If your hourly cost of operation is $30 and your potential maximum production is 30 pieces per hour, then a quick bit of math reveals your production cost per item is $1. That includes ink, paper, labor, insurance, utilities, etc. In fact, the only thing it doesn’t include is the cost of the substrate and of course a sizable markup.

So far, these numbers assume you are running your equipment non-stop all day long, but that will not be the case.

With every job you have three phases: pre-production, true production, and post-production. Only the true production time generates revenue. The other two phases cost money by comparison but are a necessary evil. For example, say you have to produce 12 plaques, each taking about two minutes to print and press for a total production time of 24 minutes.

However, you need to do some logo work, which takes another 15 minutes. And at the end of the production cycle, you need to wrap and box the plaques, something that will take about 15 minutes. The total job time is 42 minutes. At a per minute cost of $0.50, each plaque costs $2.50 to produce.

An interesting point is that regardless of how many pieces are in a job, the pre-production and post-production times tend to remain pretty much the same (the money losers). True production on the other hand (the money maker) increases with more pieces.

Using the same example as above, assume that the job had 24 plaques instead of 12. Pre-production is still 15 minutes, and post-production is still 15 minutes. True production increases to 48 minutes (24 pieces X two minutes each). Total production time is now 78 minutes, with the cost per piece dropping to $1.63 to produce (78 X $0.50).

Though this is a simplistic example, it shows that when you produce larger quantities, the production cost per piece drops due to your increased efficiency. Thus, you can offer discounts when customers place larger orders. In many cases, you can also produce more than one piece during a single production cycle depending on the size of the item.

For example, if you are sublimating coasters, you can usually print out five images on one sheet of 8 1/2-by-11-inch paper and press five coasters at once as a result. Thus, you are producing five items per cycle instead of one. And, with a typical production cycle of about two minutes, you can deliver a large number of pieces per hour.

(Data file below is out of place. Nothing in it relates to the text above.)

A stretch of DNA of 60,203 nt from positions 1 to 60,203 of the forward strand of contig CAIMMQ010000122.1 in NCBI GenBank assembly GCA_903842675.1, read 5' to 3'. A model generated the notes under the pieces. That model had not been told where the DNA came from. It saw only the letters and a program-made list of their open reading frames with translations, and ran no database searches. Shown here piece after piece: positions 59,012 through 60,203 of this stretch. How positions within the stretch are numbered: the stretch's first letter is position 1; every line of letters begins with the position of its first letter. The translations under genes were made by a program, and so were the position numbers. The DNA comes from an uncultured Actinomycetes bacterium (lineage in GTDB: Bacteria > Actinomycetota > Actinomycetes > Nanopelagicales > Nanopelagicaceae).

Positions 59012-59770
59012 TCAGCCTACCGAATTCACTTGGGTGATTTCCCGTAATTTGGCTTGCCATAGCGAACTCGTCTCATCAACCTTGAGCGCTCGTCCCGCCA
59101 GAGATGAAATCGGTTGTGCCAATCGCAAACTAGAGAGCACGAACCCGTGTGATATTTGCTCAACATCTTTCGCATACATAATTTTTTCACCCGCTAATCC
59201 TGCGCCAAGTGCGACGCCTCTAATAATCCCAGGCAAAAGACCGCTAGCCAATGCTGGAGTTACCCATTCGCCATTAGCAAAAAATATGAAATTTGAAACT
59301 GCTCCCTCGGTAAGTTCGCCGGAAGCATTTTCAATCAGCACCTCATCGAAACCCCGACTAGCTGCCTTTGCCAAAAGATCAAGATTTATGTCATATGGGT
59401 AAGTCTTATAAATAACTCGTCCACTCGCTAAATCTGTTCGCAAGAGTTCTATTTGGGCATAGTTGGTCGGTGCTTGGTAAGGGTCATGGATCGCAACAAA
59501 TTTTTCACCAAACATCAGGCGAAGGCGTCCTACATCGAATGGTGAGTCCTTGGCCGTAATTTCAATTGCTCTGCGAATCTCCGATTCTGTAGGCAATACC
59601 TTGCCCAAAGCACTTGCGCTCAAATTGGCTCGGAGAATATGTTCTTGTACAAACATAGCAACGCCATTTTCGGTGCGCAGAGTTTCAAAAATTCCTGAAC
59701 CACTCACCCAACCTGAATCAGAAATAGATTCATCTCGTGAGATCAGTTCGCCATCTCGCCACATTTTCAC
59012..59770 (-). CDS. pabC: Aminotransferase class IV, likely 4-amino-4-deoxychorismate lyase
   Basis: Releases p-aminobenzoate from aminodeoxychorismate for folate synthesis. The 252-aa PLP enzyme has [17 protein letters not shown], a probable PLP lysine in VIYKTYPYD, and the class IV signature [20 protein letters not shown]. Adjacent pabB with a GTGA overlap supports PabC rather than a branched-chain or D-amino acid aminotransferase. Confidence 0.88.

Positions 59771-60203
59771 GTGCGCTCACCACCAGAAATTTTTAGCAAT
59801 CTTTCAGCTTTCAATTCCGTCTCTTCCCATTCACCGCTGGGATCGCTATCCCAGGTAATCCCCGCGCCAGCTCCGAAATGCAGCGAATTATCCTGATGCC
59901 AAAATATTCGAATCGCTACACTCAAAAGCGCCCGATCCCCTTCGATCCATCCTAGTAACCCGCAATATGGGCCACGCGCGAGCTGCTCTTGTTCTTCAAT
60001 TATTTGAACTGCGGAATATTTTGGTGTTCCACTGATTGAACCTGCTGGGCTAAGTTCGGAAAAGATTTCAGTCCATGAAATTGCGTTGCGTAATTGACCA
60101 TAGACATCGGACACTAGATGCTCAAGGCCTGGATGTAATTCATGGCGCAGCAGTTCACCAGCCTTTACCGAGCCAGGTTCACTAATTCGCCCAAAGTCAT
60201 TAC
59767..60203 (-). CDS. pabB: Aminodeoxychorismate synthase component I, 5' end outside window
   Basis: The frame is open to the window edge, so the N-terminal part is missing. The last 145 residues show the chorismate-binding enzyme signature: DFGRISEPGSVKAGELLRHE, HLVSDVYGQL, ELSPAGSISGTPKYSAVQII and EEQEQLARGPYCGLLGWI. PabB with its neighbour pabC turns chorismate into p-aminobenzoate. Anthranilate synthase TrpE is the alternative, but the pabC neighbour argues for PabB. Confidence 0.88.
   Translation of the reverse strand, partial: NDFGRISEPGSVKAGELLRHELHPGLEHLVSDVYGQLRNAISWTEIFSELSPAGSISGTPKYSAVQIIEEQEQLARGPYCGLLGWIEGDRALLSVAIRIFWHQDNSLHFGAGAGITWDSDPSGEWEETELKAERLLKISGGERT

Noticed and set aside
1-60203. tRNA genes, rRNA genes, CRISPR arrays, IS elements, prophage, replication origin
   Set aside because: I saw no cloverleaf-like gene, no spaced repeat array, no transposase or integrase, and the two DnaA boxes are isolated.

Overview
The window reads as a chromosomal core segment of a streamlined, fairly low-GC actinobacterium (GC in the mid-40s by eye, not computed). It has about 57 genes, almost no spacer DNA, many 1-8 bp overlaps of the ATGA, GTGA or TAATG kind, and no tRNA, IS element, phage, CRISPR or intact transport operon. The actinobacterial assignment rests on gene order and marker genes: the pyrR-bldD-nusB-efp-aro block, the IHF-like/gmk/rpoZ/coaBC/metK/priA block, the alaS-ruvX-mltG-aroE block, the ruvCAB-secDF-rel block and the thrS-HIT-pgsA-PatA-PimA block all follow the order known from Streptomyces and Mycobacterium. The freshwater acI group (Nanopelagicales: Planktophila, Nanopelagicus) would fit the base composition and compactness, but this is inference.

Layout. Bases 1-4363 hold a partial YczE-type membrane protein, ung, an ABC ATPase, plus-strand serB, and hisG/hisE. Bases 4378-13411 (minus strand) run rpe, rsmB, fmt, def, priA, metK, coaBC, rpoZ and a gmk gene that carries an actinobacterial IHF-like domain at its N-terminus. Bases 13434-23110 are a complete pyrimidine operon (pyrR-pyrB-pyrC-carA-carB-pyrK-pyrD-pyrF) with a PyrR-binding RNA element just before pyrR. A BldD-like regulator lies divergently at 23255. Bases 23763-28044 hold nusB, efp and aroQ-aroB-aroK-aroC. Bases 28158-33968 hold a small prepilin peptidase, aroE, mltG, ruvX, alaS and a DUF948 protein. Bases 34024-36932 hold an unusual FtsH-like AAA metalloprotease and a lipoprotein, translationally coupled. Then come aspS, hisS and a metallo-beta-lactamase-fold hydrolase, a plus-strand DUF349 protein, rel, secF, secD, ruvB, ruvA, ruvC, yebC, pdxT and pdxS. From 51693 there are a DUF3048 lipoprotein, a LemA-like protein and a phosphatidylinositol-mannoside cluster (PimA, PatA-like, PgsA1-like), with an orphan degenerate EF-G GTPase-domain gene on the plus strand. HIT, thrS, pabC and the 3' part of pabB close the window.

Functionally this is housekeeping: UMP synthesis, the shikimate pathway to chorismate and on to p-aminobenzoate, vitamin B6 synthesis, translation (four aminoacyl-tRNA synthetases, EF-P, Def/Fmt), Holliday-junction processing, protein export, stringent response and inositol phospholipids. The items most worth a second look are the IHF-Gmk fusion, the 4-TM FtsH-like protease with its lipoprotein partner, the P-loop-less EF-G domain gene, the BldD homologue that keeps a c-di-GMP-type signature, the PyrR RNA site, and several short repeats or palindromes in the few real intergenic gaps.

But of course these are just numbers on paper. You really have to analyze the production process when working on generating baseline costs and then translate that into volume discounts. However, if you take the time to play with numbers and variables, you can start to generate some pretty decent base figures for pricing.

With every job, you have three phases: pre-production, true production, and post-production. Only the true production time generates revenue. Regardless of how many pieces are in a job, the pre-production and post-production times tend to remain pretty much the same. True production, on the other hand, increases with more pieces.

Markups and Perceived Value

What about markups? Marketplace perception has a huge impact on selling price. An item is only worth what someone is willing to pay for it. In fact, with sublimation, what goes on the product usually has a greater impact on margin than what the product itself is. That’s because of the emotional connection, what we can call the “emotional margin.” When a customer gets a positive inner feeling from the item (usually the visual aspect), they feel like it has a higher value. Thus, you must make every effort to produce images that feed this need.  

Any time you personalize a product, whether it’s a monogram or names, it ups the perceived value, allowing you to price the item higher. 

Personalized products are a great example, especially when they include a photograph of a family member or pet. Personalization is a powerful marketing word, as it implies the item was made specifically for the recipient.

On the other hand, in the case of promotional products, the emotional connection is low, thus the perceived value is also quite low, making it harder to generate large markups. It can be done if you understand how to “spin” the product the right way but can be challenging.

The most important aspect of generating decent margins is simply knowing the market. Understand the needs of your customers, then look for unique products that can fulfill those needs. A good marketing plan will go a long way in increasing the perceived value of a product within a given marketplace and translate into higher margins.

Don’t make the mistake of using 100% markups — shoot higher! With the right products and pitches, you can make it happen.